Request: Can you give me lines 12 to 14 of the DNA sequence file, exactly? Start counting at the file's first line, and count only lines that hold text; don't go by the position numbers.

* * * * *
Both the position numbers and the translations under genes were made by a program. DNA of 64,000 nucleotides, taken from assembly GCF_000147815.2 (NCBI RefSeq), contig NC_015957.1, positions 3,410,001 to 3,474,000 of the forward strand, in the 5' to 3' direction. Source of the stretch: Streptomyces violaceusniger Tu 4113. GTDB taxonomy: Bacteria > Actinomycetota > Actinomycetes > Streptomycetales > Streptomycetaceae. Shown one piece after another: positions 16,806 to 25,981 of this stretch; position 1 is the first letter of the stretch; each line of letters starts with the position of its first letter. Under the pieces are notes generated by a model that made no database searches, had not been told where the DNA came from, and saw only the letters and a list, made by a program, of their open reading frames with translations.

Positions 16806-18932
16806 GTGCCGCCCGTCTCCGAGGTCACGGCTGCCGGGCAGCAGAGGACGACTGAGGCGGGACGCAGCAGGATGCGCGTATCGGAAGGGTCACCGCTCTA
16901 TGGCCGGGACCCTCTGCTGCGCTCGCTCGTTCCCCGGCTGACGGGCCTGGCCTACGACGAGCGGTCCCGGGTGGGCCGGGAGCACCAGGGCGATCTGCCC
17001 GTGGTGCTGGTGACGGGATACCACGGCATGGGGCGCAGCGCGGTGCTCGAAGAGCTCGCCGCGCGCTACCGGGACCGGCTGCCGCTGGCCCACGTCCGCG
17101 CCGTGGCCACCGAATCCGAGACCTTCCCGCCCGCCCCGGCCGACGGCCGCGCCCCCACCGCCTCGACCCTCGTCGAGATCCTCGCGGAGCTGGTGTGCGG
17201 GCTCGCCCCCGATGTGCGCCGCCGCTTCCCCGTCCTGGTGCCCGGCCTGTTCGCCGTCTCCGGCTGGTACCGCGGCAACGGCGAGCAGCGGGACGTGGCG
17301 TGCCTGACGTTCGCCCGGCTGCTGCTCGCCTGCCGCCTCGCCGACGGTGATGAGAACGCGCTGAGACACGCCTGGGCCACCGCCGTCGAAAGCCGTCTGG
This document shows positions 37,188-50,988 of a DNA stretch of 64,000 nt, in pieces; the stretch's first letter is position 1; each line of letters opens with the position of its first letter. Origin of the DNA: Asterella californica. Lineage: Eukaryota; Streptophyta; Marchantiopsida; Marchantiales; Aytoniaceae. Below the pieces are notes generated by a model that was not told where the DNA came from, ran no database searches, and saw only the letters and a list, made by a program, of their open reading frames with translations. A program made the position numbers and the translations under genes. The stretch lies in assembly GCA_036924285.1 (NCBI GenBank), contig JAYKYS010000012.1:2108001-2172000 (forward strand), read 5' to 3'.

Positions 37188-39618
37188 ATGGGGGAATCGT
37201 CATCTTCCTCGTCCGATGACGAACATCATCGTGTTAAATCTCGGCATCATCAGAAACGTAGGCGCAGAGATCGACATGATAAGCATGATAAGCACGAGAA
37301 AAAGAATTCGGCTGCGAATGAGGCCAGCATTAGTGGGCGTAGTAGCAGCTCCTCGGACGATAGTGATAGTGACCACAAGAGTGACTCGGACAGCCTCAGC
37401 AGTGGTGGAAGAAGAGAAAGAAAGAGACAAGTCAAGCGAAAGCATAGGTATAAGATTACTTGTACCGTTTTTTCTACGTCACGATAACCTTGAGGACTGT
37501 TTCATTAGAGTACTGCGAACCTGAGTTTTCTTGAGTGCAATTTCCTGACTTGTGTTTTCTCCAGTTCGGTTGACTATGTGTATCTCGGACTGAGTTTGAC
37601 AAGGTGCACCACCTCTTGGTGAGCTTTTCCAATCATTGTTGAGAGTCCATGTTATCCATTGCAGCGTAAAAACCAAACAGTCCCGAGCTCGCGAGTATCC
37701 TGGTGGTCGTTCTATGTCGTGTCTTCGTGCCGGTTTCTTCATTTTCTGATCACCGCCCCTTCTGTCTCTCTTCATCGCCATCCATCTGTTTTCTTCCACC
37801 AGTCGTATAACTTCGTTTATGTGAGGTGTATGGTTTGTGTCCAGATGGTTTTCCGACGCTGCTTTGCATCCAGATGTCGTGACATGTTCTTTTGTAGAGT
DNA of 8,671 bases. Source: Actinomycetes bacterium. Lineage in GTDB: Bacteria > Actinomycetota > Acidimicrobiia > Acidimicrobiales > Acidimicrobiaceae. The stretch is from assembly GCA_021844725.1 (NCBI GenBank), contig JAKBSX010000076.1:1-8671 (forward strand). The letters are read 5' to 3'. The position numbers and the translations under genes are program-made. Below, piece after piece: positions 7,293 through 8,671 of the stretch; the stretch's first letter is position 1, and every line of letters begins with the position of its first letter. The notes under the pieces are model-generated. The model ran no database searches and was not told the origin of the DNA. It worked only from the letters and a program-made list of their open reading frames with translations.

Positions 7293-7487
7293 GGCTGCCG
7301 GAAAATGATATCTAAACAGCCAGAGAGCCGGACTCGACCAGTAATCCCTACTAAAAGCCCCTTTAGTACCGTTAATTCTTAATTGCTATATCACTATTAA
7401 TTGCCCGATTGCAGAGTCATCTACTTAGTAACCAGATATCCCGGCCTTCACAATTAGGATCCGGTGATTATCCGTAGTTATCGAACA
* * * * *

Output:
37201 CATCTTCCTCGTCCGATGACGAACATCATCGTGTTAAATCTCGGCATCATCAGAAACGTAGGCGCAGAGATCGACATGATAAGCATGATAAGCACGAGAA
37301 AAAGAATTCGGCTGCGAATGAGGCCAGCATTAGTGGGCGTAGTAGCAGCTCCTCGGACGATAGTGATAGTGACCACAAGAGTGACTCGGACAGCCTCAGC
37401 AGTGGTGGAAGAAGAGAAAGAAAGAGACAAGTCAAGCGAAAGCATAGGTATAAGATTACTTGTACCGTTTTTTCTACGTCACGATAACCTTGAGGACTGT